It is no secret that national student debt has reached crisis levels.

Just for the opportunity at a better life, students are amassing loans that amount to upwards of hundreds of thousands of dollars, which begin requiring repayment just six short months after leaving school.

For many, the imperative to pay back student loans causes severe delays in life development, preventing purchasing homes, growing families and other important markers of success.

So, if you are considering pursuing higher education, is there a better way besides assuming massive amounts of debt? Can you actually obtain a college degree without relying on student loans? The answer is: Yes, if you plan appropriately.

Step 1: Go to Community College

As prestigious as it might feel to go straight from high school to a four-year university, the truth is that you will probably be wasting your money. Most university degree programs include a number of pre-requisites and electives, which try to provide students with a well-rounded education. These extra classes might include mandatory science credits, math credits or English credits which provide only fundamental skill in these subjects and hardly contribute to the degree. Unfortunately, whether you pay for your university classes by credit-hour or by semester, these unnecessary courses will cost you money, time and energy.

It is much wiser to complete these courses at a lower cost through a local community college. Especially if you are planning to attend a university in your home state, community college credits almost always transfer one-to-one. You might start working toward completing community college credits in high school, or you can devote a year or two after high school to community college. Then, when you finally start paying university tuition, each dollar goes directly to upper-division courses that will contribute to your degree and boost your career.

Step 2: Apply for Aid

Student loans should never be your first recourse in paying for a university degree. There are so many other ways to cut the costs of college, any many are much easier — and much less financially devastating — to obtain than loans.

To start, when you apply to universities, you should inquire about available student aid programs. Most schools provide some sort of financial assistance to students with certain backgrounds, though the policies will vary from college to college. Most often, schools will cut their tuition costs for students of a particular socio-economic status, as long as they maintain their GPA above a certain level and/or take a certain number of credit-hours per semester. Schools can also offer grants and work-study programs, which typically require you to work for the school in some capacity.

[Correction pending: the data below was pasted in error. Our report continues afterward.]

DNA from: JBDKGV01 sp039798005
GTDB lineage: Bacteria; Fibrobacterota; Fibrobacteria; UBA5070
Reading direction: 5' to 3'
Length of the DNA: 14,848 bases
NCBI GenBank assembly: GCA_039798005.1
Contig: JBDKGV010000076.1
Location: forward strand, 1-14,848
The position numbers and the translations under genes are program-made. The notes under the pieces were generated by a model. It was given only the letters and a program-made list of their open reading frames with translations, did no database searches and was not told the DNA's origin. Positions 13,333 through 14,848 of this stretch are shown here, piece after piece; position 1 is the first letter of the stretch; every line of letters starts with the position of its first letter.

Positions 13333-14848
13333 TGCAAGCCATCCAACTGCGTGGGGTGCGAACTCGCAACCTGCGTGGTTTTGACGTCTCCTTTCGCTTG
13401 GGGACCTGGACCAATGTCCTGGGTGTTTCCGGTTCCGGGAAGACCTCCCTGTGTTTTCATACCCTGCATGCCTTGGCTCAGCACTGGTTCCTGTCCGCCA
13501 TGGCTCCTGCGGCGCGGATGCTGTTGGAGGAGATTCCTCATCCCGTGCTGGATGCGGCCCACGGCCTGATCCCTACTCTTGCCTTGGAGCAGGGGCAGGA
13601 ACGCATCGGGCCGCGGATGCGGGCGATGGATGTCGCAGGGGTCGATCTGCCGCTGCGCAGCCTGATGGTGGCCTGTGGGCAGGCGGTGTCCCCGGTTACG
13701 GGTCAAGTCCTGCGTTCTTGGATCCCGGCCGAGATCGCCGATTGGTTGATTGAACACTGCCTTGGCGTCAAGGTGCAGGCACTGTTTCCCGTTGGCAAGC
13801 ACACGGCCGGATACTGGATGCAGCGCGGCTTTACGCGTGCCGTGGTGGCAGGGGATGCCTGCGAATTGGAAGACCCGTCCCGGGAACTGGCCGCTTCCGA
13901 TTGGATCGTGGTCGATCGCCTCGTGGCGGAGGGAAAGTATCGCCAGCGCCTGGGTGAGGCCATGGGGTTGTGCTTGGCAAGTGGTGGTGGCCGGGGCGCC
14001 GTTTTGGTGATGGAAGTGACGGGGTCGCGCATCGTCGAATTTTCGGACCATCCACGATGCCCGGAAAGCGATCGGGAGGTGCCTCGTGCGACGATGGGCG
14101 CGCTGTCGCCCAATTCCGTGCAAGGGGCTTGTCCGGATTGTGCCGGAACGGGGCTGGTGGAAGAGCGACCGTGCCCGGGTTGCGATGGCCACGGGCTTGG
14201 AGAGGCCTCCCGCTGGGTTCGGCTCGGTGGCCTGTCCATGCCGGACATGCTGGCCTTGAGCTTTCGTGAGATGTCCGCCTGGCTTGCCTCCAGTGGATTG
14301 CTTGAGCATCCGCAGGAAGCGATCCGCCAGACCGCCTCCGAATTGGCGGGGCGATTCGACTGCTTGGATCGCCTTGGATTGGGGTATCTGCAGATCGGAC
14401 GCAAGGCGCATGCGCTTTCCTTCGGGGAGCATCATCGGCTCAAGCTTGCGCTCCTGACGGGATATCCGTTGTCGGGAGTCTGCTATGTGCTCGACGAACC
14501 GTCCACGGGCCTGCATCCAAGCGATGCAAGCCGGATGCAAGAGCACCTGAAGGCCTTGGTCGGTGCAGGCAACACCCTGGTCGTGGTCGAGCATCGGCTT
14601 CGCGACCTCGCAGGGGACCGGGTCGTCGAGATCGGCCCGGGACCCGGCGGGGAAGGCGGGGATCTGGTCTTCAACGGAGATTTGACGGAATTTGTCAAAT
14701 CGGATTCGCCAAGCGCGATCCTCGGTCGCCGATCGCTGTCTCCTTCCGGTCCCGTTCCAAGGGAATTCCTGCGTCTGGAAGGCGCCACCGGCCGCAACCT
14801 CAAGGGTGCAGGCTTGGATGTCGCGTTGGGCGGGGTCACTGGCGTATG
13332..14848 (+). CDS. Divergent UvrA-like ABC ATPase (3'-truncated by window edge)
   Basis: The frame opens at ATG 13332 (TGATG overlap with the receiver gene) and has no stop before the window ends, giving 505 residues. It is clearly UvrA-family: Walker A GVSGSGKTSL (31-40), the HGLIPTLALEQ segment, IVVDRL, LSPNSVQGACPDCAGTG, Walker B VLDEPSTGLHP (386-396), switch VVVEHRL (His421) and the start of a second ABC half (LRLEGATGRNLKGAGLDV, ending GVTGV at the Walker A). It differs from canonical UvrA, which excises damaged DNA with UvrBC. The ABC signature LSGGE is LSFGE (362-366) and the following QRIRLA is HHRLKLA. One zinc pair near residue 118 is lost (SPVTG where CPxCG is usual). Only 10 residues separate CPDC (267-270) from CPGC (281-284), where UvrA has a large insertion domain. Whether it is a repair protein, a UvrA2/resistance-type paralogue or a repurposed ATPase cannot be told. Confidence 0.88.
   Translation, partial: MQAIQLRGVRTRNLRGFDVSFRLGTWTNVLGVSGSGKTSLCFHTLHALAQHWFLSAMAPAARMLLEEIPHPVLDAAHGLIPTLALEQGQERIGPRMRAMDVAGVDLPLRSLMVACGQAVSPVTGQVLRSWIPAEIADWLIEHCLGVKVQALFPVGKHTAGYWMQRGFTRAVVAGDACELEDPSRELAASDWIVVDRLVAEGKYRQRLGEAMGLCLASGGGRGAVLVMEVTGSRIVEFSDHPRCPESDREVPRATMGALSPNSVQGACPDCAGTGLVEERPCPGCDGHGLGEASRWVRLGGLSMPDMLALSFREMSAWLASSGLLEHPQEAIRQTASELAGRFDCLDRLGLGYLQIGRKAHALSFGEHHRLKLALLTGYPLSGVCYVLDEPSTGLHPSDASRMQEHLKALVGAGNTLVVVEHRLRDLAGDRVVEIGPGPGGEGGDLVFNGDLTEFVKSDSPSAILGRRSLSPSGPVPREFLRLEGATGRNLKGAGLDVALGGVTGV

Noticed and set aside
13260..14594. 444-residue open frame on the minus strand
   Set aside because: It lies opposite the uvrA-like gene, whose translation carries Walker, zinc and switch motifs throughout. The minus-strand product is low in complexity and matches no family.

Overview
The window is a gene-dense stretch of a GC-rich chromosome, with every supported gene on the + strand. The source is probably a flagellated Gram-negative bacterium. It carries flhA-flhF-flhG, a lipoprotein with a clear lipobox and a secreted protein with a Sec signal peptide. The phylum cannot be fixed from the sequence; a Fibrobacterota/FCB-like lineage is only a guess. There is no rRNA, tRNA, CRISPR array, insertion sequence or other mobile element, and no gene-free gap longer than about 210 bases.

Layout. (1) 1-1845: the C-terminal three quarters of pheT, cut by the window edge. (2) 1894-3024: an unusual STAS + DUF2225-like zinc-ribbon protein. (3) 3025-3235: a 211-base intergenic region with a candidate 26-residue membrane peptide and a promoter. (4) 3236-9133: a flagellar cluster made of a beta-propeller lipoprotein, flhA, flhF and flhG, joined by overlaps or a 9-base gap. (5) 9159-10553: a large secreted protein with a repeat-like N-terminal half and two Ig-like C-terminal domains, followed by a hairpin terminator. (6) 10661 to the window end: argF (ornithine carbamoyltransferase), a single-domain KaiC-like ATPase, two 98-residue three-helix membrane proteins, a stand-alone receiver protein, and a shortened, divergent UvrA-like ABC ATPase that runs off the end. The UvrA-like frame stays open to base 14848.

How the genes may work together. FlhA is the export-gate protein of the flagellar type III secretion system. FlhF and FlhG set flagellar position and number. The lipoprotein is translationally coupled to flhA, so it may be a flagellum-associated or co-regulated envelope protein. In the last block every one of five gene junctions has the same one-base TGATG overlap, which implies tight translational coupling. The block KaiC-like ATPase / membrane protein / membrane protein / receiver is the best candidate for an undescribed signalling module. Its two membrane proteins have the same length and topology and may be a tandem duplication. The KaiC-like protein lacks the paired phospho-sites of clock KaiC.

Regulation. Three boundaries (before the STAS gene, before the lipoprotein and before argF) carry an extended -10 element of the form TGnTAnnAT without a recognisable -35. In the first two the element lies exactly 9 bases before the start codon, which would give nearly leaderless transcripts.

Additionally, you should look into scholarship programs. In the U.S. alone, there are more than 1.7 million private scholarships and fellowships available, and there is no limit to the number of scholarships you can use to pay for university tuition. You might talk to your school college counselor for assistance in finding and applying to relevant programs, or you can use an online resource like this searchable list from the College Board.

Step 3: Save Like Crazy

It is possible to save up and pay college tuition out of your own pocket, especially if you have done the work of reducing your tuition costs through financial aid and scholarships.

However, paying for college will require you to draw upon savings. The sooner you gain a college degree, the sooner your degree can boost your earning potential, but that doesn’t mean that accruing tens of thousands of dollars in student loans is a good idea.

Instead, you should take a year or two to build your savings accounts for college before enrolling, so you don’t have to rely on debt to earn your degree.

To calculate how much you will need to put into savings, you will need to put together a budget for your college years. It might be useful to use a robust financial tool, like this budgeting software from Quicken, to ensure you don’t miss a critical category of expenses, like food or textbooks. Once you aggregate your expenses, you should consider whether you want to try to maintain a job while you attend school, which will provide you with additional income to lighten the toll on your savings — but which will also likely increase your stress and place additional demands on your time and energy.

Ultimately, how you decide to pay for college is up to you. Many students opt for student loans, which are easy to get and cover a number of financial bases. However, if you don’t relish the idea of starting adult life with debt, you can carve a different path for your academic career.